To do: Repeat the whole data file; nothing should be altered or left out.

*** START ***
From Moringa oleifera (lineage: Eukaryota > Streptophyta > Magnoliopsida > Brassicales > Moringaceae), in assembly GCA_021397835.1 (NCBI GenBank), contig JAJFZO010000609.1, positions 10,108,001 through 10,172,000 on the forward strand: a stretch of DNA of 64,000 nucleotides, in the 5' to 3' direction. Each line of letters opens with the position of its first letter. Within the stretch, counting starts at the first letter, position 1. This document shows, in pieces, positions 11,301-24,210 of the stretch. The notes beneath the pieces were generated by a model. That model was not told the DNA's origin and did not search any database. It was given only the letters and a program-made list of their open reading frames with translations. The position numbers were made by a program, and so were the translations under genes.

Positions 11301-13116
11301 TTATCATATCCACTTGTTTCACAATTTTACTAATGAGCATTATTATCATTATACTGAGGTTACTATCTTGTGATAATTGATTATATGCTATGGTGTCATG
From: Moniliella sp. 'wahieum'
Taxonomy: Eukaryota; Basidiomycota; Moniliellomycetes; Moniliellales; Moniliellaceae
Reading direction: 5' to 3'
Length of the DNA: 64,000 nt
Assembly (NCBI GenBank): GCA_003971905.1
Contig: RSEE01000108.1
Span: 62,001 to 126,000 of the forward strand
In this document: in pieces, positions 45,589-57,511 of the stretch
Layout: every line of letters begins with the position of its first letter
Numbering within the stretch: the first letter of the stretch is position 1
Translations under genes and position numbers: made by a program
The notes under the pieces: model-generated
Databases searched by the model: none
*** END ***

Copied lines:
From Moringa oleifera (lineage: Eukaryota > Streptophyta > Magnoliopsida > Brassicales > Moringaceae), in assembly GCA_021397835.1 (NCBI GenBank), contig JAJFZO010000609.1, positions 10,108,001 through 10,172,000 on the forward strand: a stretch of DNA of 64,000 nucleotides, in the 5' to 3' direction. Each line of letters opens with the position of its first letter. Within the stretch, counting starts at the first letter, position 1. This document shows, in pieces, positions 11,301-24,210 of the stretch. The notes beneath the pieces were generated by a model. That model was not told the DNA's origin and did not search any database. It was given only the letters and a program-made list of their open reading frames with translations. The position numbers were made by a program, and so were the translations under genes.

Positions 11301-13116
11301 TTATCATATCCACTTGTTTCACAATTTTACTAATGAGCATTATTATCATTATACTGAGGTTACTATCTTGTGATAATTGATTATATGCTATGGTGTCATG
From: Moniliella sp. 'wahieum'
Taxonomy: Eukaryota; Basidiomycota; Moniliellomycetes; Moniliellales; Moniliellaceae
Reading direction: 5' to 3'
Length of the DNA: 64,000 nt
Assembly (NCBI GenBank): GCA_003971905.1
Contig: RSEE01000108.1
Span: 62,001 to 126,000 of the forward strand
In this document: in pieces, positions 45,589-57,511 of the stretch
Layout: every line of letters begins with the position of its first letter
Numbering within the stretch: the first letter of the stretch is position 1
Translations under genes and position numbers: made by a program
The notes under the pieces: model-generated
Databases searched by the model: none